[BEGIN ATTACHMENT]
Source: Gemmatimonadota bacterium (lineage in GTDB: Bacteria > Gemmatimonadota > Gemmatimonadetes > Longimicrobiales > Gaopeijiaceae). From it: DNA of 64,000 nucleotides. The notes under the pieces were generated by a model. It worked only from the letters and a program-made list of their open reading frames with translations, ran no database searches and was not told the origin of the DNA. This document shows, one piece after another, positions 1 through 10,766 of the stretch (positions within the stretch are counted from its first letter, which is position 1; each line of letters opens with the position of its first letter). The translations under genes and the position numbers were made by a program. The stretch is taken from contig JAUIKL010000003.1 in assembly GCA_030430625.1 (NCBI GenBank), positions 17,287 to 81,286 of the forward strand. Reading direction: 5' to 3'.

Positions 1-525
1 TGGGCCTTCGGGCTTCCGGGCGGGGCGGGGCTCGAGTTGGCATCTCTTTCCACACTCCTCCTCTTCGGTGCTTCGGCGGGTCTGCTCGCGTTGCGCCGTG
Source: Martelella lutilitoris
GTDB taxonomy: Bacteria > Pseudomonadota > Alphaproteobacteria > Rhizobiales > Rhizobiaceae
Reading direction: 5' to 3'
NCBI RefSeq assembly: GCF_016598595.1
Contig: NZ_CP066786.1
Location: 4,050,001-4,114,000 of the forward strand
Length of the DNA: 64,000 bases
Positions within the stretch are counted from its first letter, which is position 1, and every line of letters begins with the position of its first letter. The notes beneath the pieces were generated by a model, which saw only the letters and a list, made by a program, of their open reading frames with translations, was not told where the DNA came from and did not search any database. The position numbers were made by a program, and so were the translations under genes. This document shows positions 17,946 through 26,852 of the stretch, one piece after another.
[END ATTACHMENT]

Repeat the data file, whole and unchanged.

Source: Gemmatimonadota bacterium (lineage in GTDB: Bacteria > Gemmatimonadota > Gemmatimonadetes > Longimicrobiales > Gaopeijiaceae). From it: DNA of 64,000 nucleotides. The notes under the pieces were generated by a model. It worked only from the letters and a program-made list of their open reading frames with translations, ran no database searches and was not told the origin of the DNA. This document shows, one piece after another, positions 1 through 10,766 of the stretch (positions within the stretch are counted from its first letter, which is position 1; each line of letters opens with the position of its first letter). The translations under genes and the position numbers were made by a program. The stretch is taken from contig JAUIKL010000003.1 in assembly GCA_030430625.1 (NCBI GenBank), positions 17,287 to 81,286 of the forward strand. Reading direction: 5' to 3'.

Positions 1-525
1 TGGGCCTTCGGGCTTCCGGGCGGGGCGGGGCTCGAGTTGGCATCTCTTTCCACACTCCTCCTCTTCGGTGCTTCGGCGGGTCTGCTCGCGTTGCGCCGTG
Source: Martelella lutilitoris
GTDB taxonomy: Bacteria > Pseudomonadota > Alphaproteobacteria > Rhizobiales > Rhizobiaceae
Reading direction: 5' to 3'
NCBI RefSeq assembly: GCF_016598595.1
Contig: NZ_CP066786.1
Location: 4,050,001-4,114,000 of the forward strand
Length of the DNA: 64,000 bases
Positions within the stretch are counted from its first letter, which is position 1, and every line of letters begins with the position of its first letter. The notes beneath the pieces were generated by a model, which saw only the letters and a list, made by a program, of their open reading frames with translations, was not told where the DNA came from and did not search any database. The position numbers were made by a program, and so were the translations under genes. This document shows positions 17,946 through 26,852 of the stretch, one piece after another.